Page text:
Historical Portraits Picture Archive

Portrait of King Henry VIII 

Hans Holbein, Follower of c.1497 - 1543

Portrait of King Henry VIII, Hans Holbein, Follower of
Oil on Panel
16th Century
34 ½ x 28 inches, 87.6 x 71.2 cm
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This painting is a contemporary replica of Hans Holbein’s celebrated portrait of Henry VIII. It derives from Holbein’s 1537 Whitehall mural, in which Henry VIII was grouped together with his father Henry VIII, his mother Elizabeth of York, and his third wife, Jane Seymour. The mural was destroyed by fire in the seventeenth century, but the image of Henry it presented had quickly become the standard image of the King by the late 1530s. A number of high quality replicas, some of which were almost certainly painted in Holbein’s studio, are known from the late 1530s onwards. In fact, so prevalent did Holbein’s face-on portrait of Henry become that a number of earlier likenesses of Henry, in which he was presented in the more conventional three-quarter profile, were later painted over with Holbein’s design.

Holbein’s use of a face-on composition for Henry’s portrait marked an important break with convention. His first portrayal of the King in oil showed Henry looking to the side, as seen in the Thyssen portrait of the mid 1530s, a picture which demonstrates the challenges Holbein faced when painting the king, for Henry by then had become a formidably unattractive man. He had always been well built — it was said in the 1520s that ‘when he moves the ground shakes beneath him’ — but in the latter half of his reign his girth grew greatly. Holbein’s full-length cartoon for the Whitehall mural [National Portrait Gallery, London] shows Henry looking to the side, as in the Thyssen picture; but at such a large scale we se just how unflattering the pose is, not least in showing Henry’s hooked nose and large double chin. Holbein somehow had to transform Henry’s irascible bulk into an identity fit for royal stately power.

His answer was to use the frontal pose repeated in the present picture. The format was unconventional in sixteenth century portraiture, since it was considered to be impolite and ‘graceless’. But Holbein, as so often, clearly liked breaking convention. The frontal pose was used regularly throughout his career. It appears in a number of drawings, and in the portraits of Christina of Denmark Anne of Cleves, and, most notably, the portrait of Charles de Solier [Dresden Gemaldegalerie], in which the pose is almost identical to that used in the final version of the Whitehall mural. Solier’s portrait was painted during his spell as French ambassador to London in 1534. It is possible that Henry VIII saw this and approved. Thus Holbein’s portrayal of Henry evolved as Henry grew ever larger, and all subsequent portraits of the King show him in this manner. Holbein’s ingenious trick was to accentuate Henry’s bulk, rather than reduce it. By placing his hands on his hips to make the stance more confrontational, and by incorporating the head and neck square-on, Holbein created a human fortress of imperial strength.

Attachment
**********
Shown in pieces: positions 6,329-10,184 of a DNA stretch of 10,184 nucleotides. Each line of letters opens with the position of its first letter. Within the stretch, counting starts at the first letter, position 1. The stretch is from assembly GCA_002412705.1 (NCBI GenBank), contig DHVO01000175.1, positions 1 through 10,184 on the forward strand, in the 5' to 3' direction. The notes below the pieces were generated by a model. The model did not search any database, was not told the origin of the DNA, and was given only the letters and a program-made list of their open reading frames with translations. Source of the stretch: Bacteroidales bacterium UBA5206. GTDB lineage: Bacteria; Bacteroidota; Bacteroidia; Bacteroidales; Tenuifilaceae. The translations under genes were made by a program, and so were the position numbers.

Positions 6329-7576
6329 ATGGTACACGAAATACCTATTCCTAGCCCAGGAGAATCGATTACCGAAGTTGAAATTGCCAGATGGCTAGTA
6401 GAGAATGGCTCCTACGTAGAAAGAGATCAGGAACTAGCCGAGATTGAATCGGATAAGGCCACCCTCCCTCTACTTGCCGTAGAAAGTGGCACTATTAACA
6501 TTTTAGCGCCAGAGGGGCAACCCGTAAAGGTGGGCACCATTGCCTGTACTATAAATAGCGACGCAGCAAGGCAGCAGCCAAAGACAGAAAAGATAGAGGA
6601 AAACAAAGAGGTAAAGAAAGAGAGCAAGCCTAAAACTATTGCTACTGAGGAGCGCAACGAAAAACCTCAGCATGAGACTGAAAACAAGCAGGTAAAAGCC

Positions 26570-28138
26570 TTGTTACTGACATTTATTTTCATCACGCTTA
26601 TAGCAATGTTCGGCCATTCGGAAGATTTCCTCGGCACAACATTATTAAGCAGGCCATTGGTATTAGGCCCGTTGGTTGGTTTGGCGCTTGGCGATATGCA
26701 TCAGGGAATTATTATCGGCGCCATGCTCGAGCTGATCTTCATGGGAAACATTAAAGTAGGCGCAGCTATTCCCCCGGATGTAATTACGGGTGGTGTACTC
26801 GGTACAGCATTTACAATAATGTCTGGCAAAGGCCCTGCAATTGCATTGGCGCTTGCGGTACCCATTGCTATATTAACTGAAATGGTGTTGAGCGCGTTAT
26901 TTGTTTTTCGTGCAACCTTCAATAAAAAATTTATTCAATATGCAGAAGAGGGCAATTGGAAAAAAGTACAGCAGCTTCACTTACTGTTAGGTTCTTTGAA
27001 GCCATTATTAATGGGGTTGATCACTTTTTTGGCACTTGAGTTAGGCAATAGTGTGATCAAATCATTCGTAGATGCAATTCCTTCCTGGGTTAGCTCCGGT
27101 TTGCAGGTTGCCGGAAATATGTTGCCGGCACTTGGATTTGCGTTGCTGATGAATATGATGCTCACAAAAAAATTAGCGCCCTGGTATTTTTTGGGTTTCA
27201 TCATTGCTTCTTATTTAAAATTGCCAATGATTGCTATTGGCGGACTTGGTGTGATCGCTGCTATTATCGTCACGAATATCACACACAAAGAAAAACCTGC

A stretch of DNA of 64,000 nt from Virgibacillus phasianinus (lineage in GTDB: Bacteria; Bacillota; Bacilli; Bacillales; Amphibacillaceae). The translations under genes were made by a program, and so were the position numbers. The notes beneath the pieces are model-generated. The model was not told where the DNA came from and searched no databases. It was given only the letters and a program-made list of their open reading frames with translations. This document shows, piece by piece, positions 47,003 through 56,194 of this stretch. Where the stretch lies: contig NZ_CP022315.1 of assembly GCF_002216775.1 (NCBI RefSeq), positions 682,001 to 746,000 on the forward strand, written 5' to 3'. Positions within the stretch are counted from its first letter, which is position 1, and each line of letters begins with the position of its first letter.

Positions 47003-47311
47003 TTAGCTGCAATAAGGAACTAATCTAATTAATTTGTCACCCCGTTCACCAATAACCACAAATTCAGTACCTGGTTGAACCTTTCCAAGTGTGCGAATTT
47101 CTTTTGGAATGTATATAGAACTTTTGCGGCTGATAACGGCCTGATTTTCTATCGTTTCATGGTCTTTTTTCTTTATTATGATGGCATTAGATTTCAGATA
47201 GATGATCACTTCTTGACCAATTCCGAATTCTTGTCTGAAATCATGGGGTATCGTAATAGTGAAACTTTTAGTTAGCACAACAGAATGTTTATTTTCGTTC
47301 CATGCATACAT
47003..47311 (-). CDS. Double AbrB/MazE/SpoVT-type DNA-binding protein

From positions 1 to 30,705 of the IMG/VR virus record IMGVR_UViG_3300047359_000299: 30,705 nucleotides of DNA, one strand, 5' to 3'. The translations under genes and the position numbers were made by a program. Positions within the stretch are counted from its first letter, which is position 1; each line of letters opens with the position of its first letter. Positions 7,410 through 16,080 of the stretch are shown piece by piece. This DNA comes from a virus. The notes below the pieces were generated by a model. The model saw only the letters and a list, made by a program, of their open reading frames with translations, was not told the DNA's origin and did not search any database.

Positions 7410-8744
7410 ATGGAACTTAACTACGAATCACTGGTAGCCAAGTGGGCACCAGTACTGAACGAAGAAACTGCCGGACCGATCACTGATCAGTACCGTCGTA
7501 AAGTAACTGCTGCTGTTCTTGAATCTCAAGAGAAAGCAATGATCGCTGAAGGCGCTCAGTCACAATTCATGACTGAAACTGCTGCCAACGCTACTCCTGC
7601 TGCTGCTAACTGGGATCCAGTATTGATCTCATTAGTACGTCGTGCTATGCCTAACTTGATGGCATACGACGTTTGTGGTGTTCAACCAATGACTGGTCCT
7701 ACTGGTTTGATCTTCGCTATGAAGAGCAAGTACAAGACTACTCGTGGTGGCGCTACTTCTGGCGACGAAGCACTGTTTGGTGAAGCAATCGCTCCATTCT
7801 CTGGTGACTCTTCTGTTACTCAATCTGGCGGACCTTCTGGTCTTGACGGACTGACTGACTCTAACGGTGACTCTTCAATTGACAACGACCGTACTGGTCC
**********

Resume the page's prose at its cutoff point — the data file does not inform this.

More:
The present version was painted by an unknown follower of Holbein, but utilises some of the techniques then used by him and other mid-sixteenth century portraitists. For example, the King’s red jacket is painted with a rich red transparent glaze on top of a gold ground layer, an effect designed to make the picture glow in a darkened country house or large hall. Cursory under-drawing has also been used to sketch the outlines of the face and hands, with the initial design most likely taken from a template, or ‘mask’, which in turn would have been taken from Holbein’s original design. Dendrochronological analysis of the oak panels on which the portrait is painted allows a most plausible usage date of 1540 onwards.

This picture was in the collection of the Godfrey-Faussett family until the later 20th Century, along with a number of other Tudor portraits. It is not known when they acquired the work, although the fact that the Godfrey-Faussett’s first achieved prominence under the Tudors (Humphry Godfrey was appointed Mayor of Dover in Edward VI’s reign), may suggest that the portraits were acquired or commissioned by the family at that date.

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